Just about everyone you know comes up with a New Year’s resolution, but not everyone keeps that resolution past January. Karen McWilliams, Curator of School and Family Programs, and I are still going strong and it’s August!
In the fall, Karen and I were discussing ideas relating to Pablo Picasso’s Woman in the Studio, which was on loan from the Saint Louis Art Museum. We thought that making a Picasso-inspired dessert for the museum staff would be fun. Unfortunately, we ended up being too busy and missed his birthday.
But this got us thinking… What if we picked one artist per month to make a dessert inspired by the artist’s work? We talked about how we could get together one evening, make the dessert, and bring it to the museum for the staff to enjoy. We thought, “What a fun New Year’s resolution! We will begin in January.”
We started researching artists’ birthdays for each month to come up with ideas. Early on, we decided not to limit ourselves to artists in the museum’s permanent collection. Here are the artists’ birthdays that we have celebrated this year:
January – Jackson Pollock
This last art-inspired dessert was really fun to create! Assuming people would be very curious as to how we recreated Mesteño as a cake, I wanted to write this blog post. You, too, can make your own edible Mesteño!
1. Go to Amazon to order the perfect horse cake pan for this project. However, you will see that others are available.
2. Although you can use any cake mix, we highly suggest devil’s food cake! And yes, we used a store-bought cake mix…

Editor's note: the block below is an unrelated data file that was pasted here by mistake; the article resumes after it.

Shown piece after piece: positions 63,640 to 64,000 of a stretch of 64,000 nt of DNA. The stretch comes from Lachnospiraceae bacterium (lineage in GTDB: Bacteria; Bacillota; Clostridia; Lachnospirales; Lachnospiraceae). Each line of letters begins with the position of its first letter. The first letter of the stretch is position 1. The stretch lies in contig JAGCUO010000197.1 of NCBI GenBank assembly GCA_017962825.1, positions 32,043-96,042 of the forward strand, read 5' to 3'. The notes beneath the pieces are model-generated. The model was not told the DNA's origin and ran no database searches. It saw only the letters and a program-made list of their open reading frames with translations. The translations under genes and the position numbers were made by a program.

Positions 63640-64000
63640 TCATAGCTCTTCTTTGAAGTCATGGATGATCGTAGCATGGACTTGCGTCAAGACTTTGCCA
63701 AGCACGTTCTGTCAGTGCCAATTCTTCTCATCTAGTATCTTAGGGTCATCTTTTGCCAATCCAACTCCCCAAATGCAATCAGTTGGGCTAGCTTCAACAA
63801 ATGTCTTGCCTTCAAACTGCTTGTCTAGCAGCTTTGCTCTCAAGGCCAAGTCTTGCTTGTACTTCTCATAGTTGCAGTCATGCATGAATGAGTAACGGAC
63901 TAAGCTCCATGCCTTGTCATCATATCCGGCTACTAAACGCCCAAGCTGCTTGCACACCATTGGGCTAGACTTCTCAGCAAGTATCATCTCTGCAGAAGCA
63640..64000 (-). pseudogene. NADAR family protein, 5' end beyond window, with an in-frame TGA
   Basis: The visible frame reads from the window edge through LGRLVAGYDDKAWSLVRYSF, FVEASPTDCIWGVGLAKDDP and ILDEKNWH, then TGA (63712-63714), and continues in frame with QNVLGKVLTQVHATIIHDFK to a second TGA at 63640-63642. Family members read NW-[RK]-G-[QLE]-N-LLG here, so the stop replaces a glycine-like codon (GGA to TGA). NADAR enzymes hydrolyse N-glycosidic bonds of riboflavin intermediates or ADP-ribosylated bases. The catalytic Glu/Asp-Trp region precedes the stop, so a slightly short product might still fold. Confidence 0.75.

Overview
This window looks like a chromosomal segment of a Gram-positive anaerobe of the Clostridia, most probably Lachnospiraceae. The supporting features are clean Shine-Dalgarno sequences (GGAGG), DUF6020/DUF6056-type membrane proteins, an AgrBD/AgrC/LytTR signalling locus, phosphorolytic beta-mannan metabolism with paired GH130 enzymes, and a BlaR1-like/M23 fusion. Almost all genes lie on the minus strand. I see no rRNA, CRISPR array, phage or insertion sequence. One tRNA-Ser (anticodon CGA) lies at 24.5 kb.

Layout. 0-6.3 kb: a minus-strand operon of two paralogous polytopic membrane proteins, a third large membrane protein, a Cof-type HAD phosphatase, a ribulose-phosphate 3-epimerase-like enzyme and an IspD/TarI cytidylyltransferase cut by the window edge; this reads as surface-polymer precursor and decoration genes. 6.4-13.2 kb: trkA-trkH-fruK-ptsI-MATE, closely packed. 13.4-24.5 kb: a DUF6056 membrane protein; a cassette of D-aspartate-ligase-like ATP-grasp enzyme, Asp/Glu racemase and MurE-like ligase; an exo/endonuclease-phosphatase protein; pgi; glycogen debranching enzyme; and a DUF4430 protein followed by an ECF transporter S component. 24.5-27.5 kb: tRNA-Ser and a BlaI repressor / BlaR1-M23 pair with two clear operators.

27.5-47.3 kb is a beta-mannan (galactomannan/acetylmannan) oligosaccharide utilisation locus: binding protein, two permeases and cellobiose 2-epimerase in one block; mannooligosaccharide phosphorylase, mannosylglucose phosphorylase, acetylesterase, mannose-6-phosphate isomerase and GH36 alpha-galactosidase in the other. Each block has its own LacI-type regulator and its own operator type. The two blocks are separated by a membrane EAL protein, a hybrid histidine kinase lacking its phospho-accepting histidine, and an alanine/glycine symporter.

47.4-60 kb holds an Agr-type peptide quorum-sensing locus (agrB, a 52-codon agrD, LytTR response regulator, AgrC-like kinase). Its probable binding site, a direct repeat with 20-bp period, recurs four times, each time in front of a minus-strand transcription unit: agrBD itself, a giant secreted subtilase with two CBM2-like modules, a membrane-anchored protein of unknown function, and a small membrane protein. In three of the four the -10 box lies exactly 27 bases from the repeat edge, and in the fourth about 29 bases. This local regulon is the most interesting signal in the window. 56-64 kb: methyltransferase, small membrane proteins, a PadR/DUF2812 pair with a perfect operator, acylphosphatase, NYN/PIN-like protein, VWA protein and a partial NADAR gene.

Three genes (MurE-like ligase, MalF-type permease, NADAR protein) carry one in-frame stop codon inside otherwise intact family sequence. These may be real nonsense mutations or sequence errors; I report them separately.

3. Now whip up your cake batter. If you followed step one and ordered the pan from Amazon, you’ll soon realize that it doesn’t come with the best instructions. Luckily, with our help, you won’t have to make the same mistakes!
4. Thoroughly spray the cake pan before filling. Do not fill the entire cake pan with the batter. We filled it just under half (using about half of the batter). We used the remaining batter for cupcakes, but you could probably get a second horse cake out of it. (I literally laugh out loud every time I say/write horse cake!)
5. Bake for 25 minutes then check your cake. We had to bake it for an additional 3 minutes, so you may need to add some extra time. After 28 minutes, the cake was ready to come out of the oven!
6. Let it cool for 15-20 minutes before removing from the pan. It should come right out! WARNING: Failure to let the cake cool for at least 15 minutes could result in dismemberment.
7. Once it is out of the pan, be patient! You will need to allow it to completely cool before you begin decorating it. (This was difficult for us.)
8. Now for the fun, and challenging, part: decorating. We highly suggest getting premade icing in the tubes. You’ll need the star attachment for the body, the round one for the outline, and the petal one for the mane and tail. Before you decorate the body with blue icing, you’ll want to apply some white icing to the rump with a knife. Then begin decorating the body with blue icing by adding some dots to the rump and covering the main areas of the body. We used black icing for the hoofs, nostril, and the outline. Then we darkened the blue icing, with black and blue food coloring, for the mane and tail. You can decorate it in a variety of ways depending if you look at the Jiménez study for Mesteño, the one at the Denver International Airport, or the lithograph.
9. For the final touch, place a red hot as the mustang’s “glowing” eye. This really brings it all together!
10. Enjoy! Be prepared to impress your family, friends, and co-workers with this fairly easy art-inspired cake! And follow the museum on Pinterest for other “edible art” ideas.
Curator of Academic Programs